Two Situations When the Housing Provider Must Pay for Reasonable Modification

The Fair Housing Act includes design and construction for 7 accessibility features for covered multifamily housing properties in addition to the obligation to permit reasonable modifications. When a reasonable modification is necessary because of the covered entity’s failure to meet an applicable design standard (e.g., doorways don’t meet the width standard) the housing provider should pay the cost of the reasonable modification.

The 7 Design Standards include:

  • Accessible building entrance on an accessible route.
  • Accessible and usable public and common use areas.
  • Usable doors.
  • Accessible route into and through the covered dwelling unit.
  • Light switches, electrical outlets, thermostats and other environmental controls in accessible locations.
  • Reinforced walls for grab bars.
  • Usable kitchens and bathrooms.

Under Section 504 of the Rehabilitation Act, a housing provider that receives federal financial assistance must pay for the structural modification as a reasonable accommodation unless it amounts to an undue financial and administrative burden or a fundamental alteration of the program.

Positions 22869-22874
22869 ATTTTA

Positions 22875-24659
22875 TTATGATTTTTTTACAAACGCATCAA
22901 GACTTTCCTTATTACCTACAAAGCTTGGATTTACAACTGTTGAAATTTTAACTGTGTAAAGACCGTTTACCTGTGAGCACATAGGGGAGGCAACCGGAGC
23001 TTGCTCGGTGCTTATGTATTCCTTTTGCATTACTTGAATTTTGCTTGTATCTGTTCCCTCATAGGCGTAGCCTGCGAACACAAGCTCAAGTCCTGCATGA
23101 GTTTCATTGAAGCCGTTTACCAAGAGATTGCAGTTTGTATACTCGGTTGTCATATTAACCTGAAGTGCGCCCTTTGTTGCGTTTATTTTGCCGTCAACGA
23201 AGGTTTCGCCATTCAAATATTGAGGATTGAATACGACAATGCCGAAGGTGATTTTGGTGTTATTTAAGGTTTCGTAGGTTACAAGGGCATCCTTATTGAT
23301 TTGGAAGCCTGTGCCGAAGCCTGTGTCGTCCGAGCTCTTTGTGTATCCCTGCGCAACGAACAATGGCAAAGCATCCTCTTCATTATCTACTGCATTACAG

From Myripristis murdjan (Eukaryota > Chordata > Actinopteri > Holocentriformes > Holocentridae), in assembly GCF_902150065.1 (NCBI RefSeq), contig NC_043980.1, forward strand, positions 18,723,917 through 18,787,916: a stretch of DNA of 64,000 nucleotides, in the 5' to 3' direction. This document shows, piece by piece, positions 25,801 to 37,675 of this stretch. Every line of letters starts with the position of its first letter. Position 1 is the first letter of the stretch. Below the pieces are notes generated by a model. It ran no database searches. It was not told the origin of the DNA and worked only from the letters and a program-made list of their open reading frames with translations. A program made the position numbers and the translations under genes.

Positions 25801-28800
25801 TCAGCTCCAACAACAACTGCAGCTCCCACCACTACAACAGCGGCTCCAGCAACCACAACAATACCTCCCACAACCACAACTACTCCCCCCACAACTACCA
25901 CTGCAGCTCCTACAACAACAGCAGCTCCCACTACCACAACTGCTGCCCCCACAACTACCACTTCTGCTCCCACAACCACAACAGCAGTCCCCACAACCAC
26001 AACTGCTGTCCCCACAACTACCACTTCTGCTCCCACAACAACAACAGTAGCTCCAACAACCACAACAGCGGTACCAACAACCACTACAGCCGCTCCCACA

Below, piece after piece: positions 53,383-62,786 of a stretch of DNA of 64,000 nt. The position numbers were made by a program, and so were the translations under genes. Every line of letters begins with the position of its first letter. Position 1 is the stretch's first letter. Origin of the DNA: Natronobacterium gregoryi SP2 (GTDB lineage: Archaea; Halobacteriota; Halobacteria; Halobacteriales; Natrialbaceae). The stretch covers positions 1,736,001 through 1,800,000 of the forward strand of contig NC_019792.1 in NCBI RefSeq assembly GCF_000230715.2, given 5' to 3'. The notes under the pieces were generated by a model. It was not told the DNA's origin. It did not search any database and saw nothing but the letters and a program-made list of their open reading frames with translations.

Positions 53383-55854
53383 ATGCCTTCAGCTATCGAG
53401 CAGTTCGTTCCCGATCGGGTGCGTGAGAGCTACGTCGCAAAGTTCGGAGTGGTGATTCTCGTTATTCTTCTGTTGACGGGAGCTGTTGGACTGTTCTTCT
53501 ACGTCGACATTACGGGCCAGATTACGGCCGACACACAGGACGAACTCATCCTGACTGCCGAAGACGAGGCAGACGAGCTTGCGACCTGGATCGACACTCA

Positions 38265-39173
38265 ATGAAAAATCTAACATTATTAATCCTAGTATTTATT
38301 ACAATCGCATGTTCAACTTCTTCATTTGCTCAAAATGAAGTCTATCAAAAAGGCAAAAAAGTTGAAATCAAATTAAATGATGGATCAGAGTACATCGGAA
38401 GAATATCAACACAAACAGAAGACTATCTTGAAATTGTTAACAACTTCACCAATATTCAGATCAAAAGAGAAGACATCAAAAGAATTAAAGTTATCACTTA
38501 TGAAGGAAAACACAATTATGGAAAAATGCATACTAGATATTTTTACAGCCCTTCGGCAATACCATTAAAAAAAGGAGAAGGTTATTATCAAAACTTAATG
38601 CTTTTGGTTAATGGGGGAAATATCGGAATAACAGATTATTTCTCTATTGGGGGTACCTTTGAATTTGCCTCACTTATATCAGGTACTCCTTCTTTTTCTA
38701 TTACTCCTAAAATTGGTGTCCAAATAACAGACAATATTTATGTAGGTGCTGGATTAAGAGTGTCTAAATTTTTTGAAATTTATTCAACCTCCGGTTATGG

Possible Funding Sources for Reasonable Modifications:

  • Medicaid 1915(c) Home and Community-Based Services Waiver
  • Consolidated Plan Funds
  • State Housing Finance Agency (HFA) Programs
  • Veterans Programs
  • State Vocational Rehabilitation agency
  • State Assistive Technology Programs
  • Local Center for Independent Living
  • The National Resource Center on Supportive Housing and Home Modifications

Questions and Answers about the Reasonable Accommodation and Modification Requirements